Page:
By Gabrielle Button at November 01 2018 16:50:45
Process definitions are high level descriptions instead of rigid workflows : Processes can only be defined up to a certain level of detail, and it is difficult to provide low level work instructions or to automate decisions. Because they cannot be formalised in detail, process simulation is rarely possible. Decisions are highly subjective and too complex to be expressed in a formal language, as they are taken based on intuition and not on rigid business rules.
For a technical writer a flowchart can be a very useful tool to illustrate various operations and processes. Before you start your next project, see if you can illustrate the process via a flowchart. It will make life easier for you and your manager or client. The end result will be a better project which is good for your target audience. Note: Microsoft Visio is a good software for creating flowcharts. If you can write a simple sentence in English and organize your thoughts then technical writing may be a rewarding field. You can easily make it a second income stream in your spare time.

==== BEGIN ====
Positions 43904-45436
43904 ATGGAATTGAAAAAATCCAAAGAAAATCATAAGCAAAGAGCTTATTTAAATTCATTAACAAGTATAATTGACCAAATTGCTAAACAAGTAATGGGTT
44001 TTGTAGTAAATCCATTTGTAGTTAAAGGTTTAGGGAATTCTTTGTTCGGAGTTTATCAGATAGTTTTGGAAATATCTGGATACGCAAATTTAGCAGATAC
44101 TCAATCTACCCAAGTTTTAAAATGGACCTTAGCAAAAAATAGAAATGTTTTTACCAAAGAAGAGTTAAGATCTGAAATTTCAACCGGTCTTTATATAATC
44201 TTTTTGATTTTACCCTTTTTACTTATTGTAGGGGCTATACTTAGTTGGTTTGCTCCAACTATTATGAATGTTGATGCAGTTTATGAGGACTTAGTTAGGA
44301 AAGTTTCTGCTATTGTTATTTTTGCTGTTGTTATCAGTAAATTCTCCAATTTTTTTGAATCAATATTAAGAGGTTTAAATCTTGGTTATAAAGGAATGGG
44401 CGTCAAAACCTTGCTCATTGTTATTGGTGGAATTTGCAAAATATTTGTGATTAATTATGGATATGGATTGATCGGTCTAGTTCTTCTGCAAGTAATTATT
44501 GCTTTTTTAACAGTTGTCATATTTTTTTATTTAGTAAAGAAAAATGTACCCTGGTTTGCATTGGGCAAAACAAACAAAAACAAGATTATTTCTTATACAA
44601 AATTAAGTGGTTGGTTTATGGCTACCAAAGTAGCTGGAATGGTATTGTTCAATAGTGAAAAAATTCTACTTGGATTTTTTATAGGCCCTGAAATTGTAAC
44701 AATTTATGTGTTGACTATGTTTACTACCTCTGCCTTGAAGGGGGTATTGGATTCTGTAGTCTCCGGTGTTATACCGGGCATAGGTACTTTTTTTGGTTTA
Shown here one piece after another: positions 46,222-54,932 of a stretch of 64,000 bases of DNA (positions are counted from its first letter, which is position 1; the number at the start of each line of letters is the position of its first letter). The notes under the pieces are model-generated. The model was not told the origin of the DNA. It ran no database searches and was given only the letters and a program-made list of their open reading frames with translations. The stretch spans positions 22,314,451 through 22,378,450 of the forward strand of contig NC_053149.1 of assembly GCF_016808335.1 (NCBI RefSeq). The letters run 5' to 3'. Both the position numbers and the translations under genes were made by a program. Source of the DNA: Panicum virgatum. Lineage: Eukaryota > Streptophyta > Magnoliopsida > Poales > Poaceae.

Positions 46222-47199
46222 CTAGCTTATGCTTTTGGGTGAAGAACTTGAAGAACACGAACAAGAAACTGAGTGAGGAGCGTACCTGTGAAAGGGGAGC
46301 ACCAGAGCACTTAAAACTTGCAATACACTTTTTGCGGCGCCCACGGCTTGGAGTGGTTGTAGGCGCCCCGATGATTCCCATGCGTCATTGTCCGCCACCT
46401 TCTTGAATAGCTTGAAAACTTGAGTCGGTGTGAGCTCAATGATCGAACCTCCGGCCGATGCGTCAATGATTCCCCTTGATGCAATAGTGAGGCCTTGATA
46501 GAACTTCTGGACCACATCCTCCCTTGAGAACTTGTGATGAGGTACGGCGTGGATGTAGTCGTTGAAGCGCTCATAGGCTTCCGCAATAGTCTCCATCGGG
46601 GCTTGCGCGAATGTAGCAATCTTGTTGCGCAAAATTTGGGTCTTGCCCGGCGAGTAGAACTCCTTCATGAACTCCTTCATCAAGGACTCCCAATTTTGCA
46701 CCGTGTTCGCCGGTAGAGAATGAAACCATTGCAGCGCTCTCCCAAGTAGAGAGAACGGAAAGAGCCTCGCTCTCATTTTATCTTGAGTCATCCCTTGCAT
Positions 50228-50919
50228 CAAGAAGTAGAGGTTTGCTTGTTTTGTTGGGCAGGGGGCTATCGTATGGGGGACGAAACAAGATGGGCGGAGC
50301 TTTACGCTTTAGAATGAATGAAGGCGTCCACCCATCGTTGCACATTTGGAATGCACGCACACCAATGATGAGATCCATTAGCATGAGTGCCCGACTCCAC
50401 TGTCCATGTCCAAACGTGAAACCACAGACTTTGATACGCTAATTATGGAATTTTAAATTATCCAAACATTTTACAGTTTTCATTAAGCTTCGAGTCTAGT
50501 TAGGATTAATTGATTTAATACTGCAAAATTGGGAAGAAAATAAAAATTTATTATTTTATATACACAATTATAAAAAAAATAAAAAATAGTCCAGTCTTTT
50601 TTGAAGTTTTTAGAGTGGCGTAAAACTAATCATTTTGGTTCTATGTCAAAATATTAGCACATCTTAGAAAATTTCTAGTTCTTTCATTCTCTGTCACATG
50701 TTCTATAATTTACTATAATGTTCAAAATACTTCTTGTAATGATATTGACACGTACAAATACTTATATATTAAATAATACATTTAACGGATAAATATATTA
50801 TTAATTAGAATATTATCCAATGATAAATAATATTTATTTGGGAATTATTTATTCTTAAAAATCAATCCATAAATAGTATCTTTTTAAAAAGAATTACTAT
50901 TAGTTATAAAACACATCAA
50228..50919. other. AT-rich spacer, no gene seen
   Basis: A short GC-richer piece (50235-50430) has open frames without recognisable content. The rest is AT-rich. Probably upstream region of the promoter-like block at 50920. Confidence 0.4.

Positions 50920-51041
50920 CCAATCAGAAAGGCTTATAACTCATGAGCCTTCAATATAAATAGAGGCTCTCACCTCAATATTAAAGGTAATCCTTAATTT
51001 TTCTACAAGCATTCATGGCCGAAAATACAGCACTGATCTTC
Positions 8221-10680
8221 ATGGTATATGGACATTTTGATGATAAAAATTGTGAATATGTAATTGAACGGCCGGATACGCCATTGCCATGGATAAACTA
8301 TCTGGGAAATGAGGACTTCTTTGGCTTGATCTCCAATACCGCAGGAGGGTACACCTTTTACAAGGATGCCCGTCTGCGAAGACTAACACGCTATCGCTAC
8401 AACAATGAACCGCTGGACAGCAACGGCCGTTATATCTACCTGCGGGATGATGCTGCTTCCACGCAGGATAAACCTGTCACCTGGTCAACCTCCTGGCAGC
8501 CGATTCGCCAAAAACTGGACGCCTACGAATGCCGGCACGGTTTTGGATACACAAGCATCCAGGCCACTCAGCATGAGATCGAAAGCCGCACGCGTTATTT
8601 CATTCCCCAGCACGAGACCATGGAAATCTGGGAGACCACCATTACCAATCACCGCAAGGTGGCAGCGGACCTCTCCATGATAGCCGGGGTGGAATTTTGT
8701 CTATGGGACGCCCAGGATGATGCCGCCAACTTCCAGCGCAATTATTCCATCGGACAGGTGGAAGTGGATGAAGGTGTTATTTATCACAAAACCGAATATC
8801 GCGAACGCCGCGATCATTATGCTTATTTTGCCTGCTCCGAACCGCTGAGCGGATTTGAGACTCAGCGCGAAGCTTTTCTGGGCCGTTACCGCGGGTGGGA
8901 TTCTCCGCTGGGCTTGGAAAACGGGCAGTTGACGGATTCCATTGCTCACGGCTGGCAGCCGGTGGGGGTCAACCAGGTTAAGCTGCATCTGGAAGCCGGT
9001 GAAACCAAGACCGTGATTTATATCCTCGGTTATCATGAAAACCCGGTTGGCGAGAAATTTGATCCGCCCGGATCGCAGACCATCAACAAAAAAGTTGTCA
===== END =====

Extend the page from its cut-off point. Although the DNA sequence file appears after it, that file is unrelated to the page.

Current research in information processing deals with programs that enable a computer to understand written or spoken information and to produce summaries, answer specific questions, or redistribute information to users interested in specific areas of this information. Essential to such programs is the ability of the system to generate grammatically correct sentences and to establish linkages between words, ideas, and associations with other ideas. Research has shown that whereas the logic of language structure-its syntax-submits to programming, the problem of meaning, or semantics, lies far deeper, in the direction of true AI.
Here are the types of evidence you can use: Images ; A photo is often a great way to show a point. You can use a photo in three ways: * Literally: If you're talking about a piece of equipment, show a photo of it rather than describe its specifications in bulleted text. You can use callouts that point to the various features and label them. * Metaphorically: Sometimes a point you're making is a concept, rather than a fact. For example, you may be talking about tough times ahead, so you could show a photo of a rocky road or a steep staircase. * Schematically: If you're talking about a process, you can show it with a diagram or add arrows to point out parts of a photo.